What could be more fascinating that people, the variety of the human experience? This week we'll present odd words for everyday types of people, particularly concerning how they deal with words.
gobemouche - a silly and credulous person. Literally, from French swallow a fly; a person with mouth so wide open that a bug flies in. A gobemouche will swallow anything you tell him.
Note: The word is not intended as a tie-in to last week's "food" theme.
dehort - to urge to abstain or refrain; to dissuade.
In other words, the opposite of exhort: to urge or incite to action. Dehort is an obsolete term that would be very useful; I know of no other word conveying that meaning.
well, dissuade works pretty well; or you can exhort to inaction.
quidnunc - one who seeks to know all the latest news or gossip; a busybody
Latin quid nunc? = what now?
Not finding current usage, I offer this:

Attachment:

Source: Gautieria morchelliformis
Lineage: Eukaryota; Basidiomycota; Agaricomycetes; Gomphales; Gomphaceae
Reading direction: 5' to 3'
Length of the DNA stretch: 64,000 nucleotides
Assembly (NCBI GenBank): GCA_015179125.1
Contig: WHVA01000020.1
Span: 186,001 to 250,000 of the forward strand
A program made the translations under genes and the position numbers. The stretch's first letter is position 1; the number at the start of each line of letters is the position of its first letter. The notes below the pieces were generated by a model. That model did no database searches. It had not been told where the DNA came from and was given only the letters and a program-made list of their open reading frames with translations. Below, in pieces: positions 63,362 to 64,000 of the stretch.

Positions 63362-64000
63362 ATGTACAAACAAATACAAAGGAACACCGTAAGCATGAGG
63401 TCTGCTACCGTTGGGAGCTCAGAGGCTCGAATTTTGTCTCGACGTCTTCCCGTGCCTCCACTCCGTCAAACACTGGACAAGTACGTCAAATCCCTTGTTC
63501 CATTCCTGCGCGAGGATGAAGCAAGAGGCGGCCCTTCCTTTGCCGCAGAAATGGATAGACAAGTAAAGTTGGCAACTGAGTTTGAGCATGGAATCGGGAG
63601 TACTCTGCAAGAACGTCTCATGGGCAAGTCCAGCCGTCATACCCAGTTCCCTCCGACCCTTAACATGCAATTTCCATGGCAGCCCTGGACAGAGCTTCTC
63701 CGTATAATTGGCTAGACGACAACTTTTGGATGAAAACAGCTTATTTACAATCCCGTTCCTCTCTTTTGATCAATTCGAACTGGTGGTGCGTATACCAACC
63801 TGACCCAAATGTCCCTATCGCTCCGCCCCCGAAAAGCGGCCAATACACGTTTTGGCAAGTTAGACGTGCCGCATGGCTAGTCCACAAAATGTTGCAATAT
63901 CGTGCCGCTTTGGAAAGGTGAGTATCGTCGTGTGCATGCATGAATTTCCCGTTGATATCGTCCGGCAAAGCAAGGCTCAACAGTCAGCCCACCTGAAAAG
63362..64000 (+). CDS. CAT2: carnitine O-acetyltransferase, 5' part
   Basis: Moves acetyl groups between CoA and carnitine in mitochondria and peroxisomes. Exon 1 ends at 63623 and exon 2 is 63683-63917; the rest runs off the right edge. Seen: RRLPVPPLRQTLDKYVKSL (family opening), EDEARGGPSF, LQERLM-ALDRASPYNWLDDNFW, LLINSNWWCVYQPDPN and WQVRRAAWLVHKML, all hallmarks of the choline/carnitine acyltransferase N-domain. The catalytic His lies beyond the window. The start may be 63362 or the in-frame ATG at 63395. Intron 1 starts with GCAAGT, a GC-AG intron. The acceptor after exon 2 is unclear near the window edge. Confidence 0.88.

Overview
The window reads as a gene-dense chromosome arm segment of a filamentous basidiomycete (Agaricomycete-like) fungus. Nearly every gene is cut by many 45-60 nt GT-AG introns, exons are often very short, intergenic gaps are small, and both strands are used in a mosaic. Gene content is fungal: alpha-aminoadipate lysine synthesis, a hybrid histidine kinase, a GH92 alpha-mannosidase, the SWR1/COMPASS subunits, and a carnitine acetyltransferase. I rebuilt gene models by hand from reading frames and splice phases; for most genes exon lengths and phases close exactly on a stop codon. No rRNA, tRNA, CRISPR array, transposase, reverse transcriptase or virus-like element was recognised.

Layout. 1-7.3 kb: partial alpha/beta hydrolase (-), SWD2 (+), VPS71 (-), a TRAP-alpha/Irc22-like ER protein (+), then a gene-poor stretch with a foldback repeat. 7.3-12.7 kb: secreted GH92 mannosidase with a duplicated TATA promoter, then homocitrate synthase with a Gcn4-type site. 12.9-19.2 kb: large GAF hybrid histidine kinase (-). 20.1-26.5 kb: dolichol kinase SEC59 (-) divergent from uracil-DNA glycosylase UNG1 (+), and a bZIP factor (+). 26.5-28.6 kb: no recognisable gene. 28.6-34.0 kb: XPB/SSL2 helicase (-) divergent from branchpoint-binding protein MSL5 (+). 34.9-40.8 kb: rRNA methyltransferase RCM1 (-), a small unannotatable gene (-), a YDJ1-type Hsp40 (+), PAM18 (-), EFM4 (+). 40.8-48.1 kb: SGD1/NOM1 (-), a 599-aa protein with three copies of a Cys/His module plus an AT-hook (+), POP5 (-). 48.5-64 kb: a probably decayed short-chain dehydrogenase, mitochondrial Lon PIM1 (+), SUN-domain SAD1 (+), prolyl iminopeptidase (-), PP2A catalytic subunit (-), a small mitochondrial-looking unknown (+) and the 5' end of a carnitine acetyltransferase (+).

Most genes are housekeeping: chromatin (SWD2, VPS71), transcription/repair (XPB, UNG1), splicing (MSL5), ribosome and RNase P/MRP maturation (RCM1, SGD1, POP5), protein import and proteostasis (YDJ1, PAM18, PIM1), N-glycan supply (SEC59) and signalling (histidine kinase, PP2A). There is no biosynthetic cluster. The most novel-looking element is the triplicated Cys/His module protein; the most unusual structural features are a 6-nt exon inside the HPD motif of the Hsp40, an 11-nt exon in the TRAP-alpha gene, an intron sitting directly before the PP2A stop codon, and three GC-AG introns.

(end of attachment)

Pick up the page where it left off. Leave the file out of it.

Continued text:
philodox - a person fond of opinions, especially their own
A nice word I plan to use more.
"Facts are but the Play-things of lawyers, -- Tops and Hoops, forever a-spin.... Alas, the Historian may indulge no such idle Rotating. History is not Chronology, for that is left to lawyers, -- nor is it Remembrance, for Remembrance belongs to the People. History can as little pretend to the Veracity of the one, as claim the Power of the other, -- her Practitioners, to survive, must soon learn the arts of the quidnunc, spy, and Taproom Wit, -- that there may ever continue more than one life-line back into a Past we risk, each day, losing our forebears in forever, -- not a Chain of single Links, for one broken Link could lose us All, -- rather, a great disorderly Tangle of Lines, long and short, weak and strong, vanishing into the Mnemonick Deep, with only their Destination in common." - Thomas Pynchon, Mason & Dixon